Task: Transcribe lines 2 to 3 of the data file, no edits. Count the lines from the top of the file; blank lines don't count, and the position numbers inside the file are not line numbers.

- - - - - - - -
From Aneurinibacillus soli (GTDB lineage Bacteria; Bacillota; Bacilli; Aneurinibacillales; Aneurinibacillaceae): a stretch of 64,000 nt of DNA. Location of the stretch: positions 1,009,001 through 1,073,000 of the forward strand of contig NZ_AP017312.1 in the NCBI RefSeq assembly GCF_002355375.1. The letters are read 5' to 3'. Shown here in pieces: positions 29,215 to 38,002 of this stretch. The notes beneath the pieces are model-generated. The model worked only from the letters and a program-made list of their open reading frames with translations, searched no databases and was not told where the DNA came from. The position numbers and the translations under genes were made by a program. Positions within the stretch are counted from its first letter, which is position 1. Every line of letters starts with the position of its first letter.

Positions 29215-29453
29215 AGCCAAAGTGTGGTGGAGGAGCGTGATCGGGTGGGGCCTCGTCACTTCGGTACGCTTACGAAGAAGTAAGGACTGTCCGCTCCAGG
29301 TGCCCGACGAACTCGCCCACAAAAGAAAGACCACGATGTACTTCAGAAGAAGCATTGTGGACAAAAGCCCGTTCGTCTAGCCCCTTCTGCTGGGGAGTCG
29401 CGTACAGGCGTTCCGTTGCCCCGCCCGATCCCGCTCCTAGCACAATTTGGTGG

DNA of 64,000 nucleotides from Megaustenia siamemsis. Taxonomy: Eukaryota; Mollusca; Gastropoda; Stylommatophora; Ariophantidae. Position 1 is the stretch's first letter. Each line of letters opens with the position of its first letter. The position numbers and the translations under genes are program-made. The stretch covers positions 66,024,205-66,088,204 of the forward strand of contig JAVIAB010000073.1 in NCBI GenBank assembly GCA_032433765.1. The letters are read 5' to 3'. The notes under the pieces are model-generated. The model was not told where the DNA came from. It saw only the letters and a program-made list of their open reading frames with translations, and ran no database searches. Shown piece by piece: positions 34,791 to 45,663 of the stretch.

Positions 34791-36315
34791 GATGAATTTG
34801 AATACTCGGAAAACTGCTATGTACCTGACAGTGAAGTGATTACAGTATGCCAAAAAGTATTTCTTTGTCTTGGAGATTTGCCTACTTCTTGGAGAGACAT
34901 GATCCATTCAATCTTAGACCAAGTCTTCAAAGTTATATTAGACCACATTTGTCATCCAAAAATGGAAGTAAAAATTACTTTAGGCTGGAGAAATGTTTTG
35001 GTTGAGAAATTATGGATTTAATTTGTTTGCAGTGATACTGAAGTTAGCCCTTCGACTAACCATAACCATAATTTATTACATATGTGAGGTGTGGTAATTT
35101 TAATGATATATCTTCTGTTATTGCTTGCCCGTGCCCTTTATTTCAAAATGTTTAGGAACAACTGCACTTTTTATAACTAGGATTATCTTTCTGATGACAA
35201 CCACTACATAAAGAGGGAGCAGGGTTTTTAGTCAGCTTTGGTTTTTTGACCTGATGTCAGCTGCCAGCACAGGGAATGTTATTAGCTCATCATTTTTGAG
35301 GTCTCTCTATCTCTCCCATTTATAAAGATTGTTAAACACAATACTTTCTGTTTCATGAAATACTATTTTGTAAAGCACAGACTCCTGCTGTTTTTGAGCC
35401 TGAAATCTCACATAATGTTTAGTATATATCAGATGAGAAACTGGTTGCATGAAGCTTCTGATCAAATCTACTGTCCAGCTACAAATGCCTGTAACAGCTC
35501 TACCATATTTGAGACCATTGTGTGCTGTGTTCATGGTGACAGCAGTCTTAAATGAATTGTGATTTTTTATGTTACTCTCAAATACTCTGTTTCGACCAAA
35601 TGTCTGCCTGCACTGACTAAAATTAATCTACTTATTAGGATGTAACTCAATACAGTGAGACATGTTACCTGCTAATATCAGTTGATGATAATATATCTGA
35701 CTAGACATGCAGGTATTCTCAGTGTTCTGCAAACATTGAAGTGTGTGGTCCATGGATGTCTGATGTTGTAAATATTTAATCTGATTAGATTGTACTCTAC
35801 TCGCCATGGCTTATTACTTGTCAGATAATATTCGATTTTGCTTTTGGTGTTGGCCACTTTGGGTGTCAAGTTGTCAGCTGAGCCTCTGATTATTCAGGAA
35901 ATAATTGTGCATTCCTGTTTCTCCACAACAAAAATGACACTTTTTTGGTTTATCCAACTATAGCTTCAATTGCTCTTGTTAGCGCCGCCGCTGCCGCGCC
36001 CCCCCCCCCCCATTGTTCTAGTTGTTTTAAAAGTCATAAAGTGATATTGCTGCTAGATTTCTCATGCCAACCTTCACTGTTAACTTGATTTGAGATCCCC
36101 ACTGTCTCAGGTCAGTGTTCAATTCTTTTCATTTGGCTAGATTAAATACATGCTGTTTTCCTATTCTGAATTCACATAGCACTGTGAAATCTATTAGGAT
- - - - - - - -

Positions 29215-29453
29215 AGCCAAAGTGTGGTGGAGGAGCGTGATCGGGTGGGGCCTCGTCACTTCGGTACGCTTACGAAGAAGTAAGGACTGTCCGCTCCAGG